Want To Get Ahead? Get A Dapper Hat: Why Dare Matters…

Guest editorial from Dapper Hat Games’ Ronan Quigley:

Dapper Hat Games LogoDapper Hat Games are a group of Abertay students who initially formed as a five person team consisting of Charlie McFadden, Stuart Martin, Nikita Bewley, Eilis Armstrong and Ronan Quigley for the purposes of applying to last year’s Dare to Be Digital competition, encompassing a mix of programming, art and sound disciplines.

After successfully getting through the interviews and into the competition we were able to develop over a nine week period a working prototype for our game Mr Montgomery’s Debonair Facial Hair for the iPad. Our concept involved combing the moustaches of a variety of eccentric customers whilst combating a wacky mixture of enemies.

It can’t be understated just how terrific the Dare experience has been. Developing the game in such a compressed timescale made the entire competition an incredible learning experience for all of us. Combined with the mentor support you get really provides a terrific work environment for all involved that just isn’t replicated anywhere else at that kind of level. And of course you get to compete for the BAFTA Ones to Watch Award which is a great bonus too!

What’s more, you get to meet other like-minded people and build yourself up a pool of industry contacts, so there are some great networking opportunities to be had.

After some long and gruelling hours of work (and a few sleepless nights too!) we were able to showcase our completed game at Dare ProtoPlay to over 10,000 people last year to some terrific feedback.

This definitely has to be the best thing about the competition, getting to see your game displayed to the public is such a rewarding experience that makes all the hard work worthwhile. Be prepared for a lot of standing though, which is ironically more painful than the crunch that comes before it!

Really the only negative thing we could say about the competition is that you can’t do it all again, so make sure you put the work in as you’ve only got one shot to win it!

For anyone that’s in the process of applying to the competition just now (good luck) there are a few pieces of advice we can give:

Mr Motgomery– Make sure that for both the written application and video you take your time in polishing it to as good as can be. Particularly with the video, try and get the production standards to be as high as you can manage, as that is your real chance to wow the judges initially with your idea.

– If you make it through to the interview stage, well done! You’re halfway there. Really what needs to be done here is just address the feedback you’re given during the first round of applications and make sure to also consider the marketing aspect of your game too. Doing your research for this is a great way to demonstrate to the judges you’re not just thinking about the short term, but also the future after the competition.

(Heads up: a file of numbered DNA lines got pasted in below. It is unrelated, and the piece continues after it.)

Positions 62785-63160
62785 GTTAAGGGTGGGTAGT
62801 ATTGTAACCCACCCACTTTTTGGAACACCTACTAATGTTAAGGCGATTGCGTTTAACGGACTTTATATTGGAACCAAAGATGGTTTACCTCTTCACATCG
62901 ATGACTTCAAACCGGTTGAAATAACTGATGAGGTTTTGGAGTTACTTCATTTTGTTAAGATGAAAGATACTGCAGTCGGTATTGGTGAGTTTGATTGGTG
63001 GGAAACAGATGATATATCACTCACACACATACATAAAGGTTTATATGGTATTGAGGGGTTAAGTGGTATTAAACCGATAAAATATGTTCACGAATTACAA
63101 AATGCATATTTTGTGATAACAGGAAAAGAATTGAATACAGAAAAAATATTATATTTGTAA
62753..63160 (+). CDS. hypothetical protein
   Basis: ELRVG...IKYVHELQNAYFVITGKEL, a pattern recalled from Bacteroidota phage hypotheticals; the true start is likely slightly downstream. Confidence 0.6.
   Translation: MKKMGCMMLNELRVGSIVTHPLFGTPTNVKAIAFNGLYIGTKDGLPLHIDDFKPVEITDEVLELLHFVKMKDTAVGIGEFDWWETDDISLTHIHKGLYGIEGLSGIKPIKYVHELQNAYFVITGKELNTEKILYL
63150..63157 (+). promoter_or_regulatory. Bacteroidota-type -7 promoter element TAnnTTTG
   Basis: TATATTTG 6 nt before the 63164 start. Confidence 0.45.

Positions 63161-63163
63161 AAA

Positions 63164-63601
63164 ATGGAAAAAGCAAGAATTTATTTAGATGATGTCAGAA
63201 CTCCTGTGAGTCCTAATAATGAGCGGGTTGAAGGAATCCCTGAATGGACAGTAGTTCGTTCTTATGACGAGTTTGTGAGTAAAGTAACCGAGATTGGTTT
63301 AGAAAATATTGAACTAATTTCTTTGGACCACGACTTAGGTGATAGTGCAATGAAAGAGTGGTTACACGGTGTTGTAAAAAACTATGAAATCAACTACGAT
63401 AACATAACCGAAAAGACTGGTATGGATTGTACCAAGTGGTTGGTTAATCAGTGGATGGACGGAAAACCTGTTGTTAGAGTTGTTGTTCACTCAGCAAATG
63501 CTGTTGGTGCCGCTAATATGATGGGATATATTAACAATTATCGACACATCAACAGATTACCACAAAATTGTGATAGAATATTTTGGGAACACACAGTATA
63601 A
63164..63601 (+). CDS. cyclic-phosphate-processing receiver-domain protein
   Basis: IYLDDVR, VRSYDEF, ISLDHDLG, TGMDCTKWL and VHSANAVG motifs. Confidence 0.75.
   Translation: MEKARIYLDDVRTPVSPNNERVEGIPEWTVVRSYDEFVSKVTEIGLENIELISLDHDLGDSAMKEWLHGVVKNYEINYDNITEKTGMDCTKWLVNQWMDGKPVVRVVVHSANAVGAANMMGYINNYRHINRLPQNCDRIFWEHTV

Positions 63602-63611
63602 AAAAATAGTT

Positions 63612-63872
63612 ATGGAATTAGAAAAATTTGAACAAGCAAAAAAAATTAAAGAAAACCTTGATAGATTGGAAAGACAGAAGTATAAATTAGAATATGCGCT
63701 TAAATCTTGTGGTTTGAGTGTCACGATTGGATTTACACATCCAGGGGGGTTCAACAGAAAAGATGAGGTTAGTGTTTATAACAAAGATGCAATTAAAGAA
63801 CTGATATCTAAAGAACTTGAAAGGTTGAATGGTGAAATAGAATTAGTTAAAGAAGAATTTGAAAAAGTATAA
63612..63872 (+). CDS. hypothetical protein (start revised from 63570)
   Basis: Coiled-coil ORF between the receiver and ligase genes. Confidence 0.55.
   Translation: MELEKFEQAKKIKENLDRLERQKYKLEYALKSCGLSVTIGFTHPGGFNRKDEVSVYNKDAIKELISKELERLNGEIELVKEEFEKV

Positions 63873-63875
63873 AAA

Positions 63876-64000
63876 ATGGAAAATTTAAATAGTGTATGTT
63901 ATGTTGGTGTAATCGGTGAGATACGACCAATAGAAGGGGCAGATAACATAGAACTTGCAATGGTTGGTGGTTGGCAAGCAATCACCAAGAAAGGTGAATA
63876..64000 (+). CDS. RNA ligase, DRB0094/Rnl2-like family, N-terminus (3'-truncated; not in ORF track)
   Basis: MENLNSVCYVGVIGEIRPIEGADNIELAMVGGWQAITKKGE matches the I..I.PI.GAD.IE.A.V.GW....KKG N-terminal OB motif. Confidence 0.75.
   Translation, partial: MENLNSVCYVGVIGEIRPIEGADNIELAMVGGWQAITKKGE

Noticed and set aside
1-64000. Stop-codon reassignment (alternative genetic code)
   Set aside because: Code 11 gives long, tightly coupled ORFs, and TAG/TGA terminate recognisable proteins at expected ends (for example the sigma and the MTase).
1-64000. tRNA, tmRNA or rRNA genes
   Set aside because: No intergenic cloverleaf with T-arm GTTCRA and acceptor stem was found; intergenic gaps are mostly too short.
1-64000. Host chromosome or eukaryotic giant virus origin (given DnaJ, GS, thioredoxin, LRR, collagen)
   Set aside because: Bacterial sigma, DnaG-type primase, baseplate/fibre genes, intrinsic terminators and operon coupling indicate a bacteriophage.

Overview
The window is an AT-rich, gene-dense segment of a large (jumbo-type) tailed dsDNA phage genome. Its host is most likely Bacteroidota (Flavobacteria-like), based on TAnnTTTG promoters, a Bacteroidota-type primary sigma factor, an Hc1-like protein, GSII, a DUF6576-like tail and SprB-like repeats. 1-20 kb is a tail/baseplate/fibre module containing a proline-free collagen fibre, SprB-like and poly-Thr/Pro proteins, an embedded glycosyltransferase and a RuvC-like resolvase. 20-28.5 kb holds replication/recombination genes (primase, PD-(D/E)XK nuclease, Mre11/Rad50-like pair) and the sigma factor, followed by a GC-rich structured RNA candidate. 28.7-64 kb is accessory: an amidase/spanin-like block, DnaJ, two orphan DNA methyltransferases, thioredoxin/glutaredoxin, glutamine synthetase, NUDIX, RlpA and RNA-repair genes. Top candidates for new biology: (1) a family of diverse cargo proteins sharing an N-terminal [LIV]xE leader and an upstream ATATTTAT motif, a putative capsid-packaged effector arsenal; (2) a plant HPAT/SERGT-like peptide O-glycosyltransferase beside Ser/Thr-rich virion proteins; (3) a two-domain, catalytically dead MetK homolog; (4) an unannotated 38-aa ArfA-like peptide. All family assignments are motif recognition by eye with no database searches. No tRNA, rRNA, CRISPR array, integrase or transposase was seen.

And if you get past both of those hurdles, congratulations! All we can say is that for the nine weeks of development you have is plan now and plan for the worst. This can’t be stressed enough as if you don’t ensure your whole team are on the same page and are aware of what needs to be done on a daily basis you’ll quickly run into problems.

Team leaders, make sure you set up a schedule that everyone is happy to work with. Also make sure that you all have short team meetings at the start of each day so everyone knows what needs to be done, along with weekly goals.

Another area to consider is taking on board the feedback you’ll get from mentors. This is a hard balance to strike as if you do keep trying to modify your game based on what different mentors say, you run the risk of finishing the competition with something that falls short of your expectations. You can’t keep making changes they ask for all the way up to week nine, so make sure you know what your bottom line is. Ultimately, just stay true to your game.

Also, consider what features to keep and cut. You may find that some mentors say week four is the right time to begin polish to avoid feature creep, but really this depends on the game idea. I’d recommend trying to aim for everything done by week seven and polish thereafter, though you may find like a lot of teams did last year this becomes a hard target to reach.

protoplay 2011 002This is why knowing what features are core and what can be left out for ProtoPlay is an important discussion to have – so be sure to take that into account. Win or lose, each person that enters the competition this year will have some great experiences and memories to take away!

As for where we are now, four of the original members have stuck together and we have brought on board an additional two programmers to help us in finishing our game. Based in Dundee, we are currently applying to Abertay University’s Prototype Fund in the hope of developing our game full time once again upon graduating.

Thanks to the recognition of entering Dare and receiving an award from BAFTA in Scotland a few weeks ago, hopefully this will become a reality!

We are looking to have our game out in November this year for iOS and Android Platforms so be sure to check it out when it arrives.

You can follow our team’s progress on Twitter @Dare2012_DHG

Apply by 5pm on Tuesday 9th Aprilhttp://www.daretobedigital.com/

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